Stage 11: Palermo
If there’s one thing that Londoner’s like to complain about, it’s transport. Buses get a bit of grief and trams have had a bad rap lately - but it’s the trains that really suck. There’s nothing quite like a train delay is there? Leaves on the track, wet weather, lightning strike hitting the signal, driver’s forgotten his lunch. You name it, it’s happened.
So perhaps it’s not very surprising that Stansted Express trains were cancelled at 2pm on Friday 11th November. As I was travelling separately to the airport from Jay, we communicated our mutual panic over text message and agreed separate routes to travel to London’s most inconveniently located airport. I would be taking the coach and Jay would take an odd combination of trains via Cambridge as advised by King’s Cross station staff.
Now you know where this is going, so to cut a long story short - the train solution was not a winner. With myself on the aircraft pleading with cabin crew staff to keep the gates open, Jay charged heroically through the airport, sweating buckets to make it in time. I’m not exactly sure how much he missed it by, but it can’t have been by more than 60 seconds. Go home, they laughed. I could bore you with the reasons why they didn’t let him on, but let’s just say that Ryanair were... disappointing.
£100 later and another flight from Gatwick, Jay and I were reunited at an “Australian” sports bar in a typical Italian square. I don’t know a lot about Australian bars, but I know they don’t usually serve free pasta as part of an aperitivo. But who’s complaining right? I’ll be disappointed when I go to Australia and that doesn’t happen.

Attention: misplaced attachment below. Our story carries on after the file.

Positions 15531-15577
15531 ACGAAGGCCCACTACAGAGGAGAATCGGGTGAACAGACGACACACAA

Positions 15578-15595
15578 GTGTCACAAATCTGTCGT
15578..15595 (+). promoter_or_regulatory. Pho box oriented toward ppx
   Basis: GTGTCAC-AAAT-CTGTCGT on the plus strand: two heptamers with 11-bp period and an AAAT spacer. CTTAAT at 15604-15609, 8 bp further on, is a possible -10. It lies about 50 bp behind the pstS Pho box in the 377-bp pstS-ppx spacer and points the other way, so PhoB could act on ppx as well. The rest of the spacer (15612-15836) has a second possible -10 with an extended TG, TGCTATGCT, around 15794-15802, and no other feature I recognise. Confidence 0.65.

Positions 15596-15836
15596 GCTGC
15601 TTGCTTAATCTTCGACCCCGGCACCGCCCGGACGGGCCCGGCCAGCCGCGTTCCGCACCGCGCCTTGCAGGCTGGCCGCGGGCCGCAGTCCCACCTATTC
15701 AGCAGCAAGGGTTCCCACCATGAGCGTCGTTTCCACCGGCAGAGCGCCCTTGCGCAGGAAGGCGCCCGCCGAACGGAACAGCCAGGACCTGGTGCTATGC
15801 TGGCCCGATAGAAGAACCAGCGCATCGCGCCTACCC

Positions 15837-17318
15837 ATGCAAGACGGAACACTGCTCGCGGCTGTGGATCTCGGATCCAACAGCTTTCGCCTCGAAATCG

Exchanging stories of the past 24 hours, I told of my experience walking down the ugliest streets of Palermo by accident and encountering a dead cat. I actually thought we’d been mis-sold the experience until race day finally came. Running through the centre I finally came to appreciate the architecture that you find in the brochures about Palermo. And what a run it was - stomping through museum arches, flying down main streets and burning up in the long countryside paths. Neither of us achieved a personal best, but our new found friend Kritika flew round the route to get her best ever half marathon time. And all throughout there was RunEurope groupie Lois Perkins cheering us on, which always helps!
But the most interesting thing for me in this race was how the culture can sometimes reflect the organisation of the race. Now, I don’t want to stereotype but I think most Italians would forgive me for saying that things don’t always work as they should in the boot-and-ball shaped country. Whilst there were bags of free food being given out at the race registration, I had to laugh at the stewards handing out water - of whom there were far too few. Hot tip - if you have thousands of runners coming towards you, make sure you pour the water into the cups before they arrive! My words can’t express the mayhem that was caused by this not happening.
Anyway, despite a few hitches - I can’t complain. At least, certainly not as much as Jay. We had warm weather, beautiful scenery and scored a few more donations off the back of it. Thanks again to everyone who has followed us this far - we’re almost there! LISBON HERE WE COME!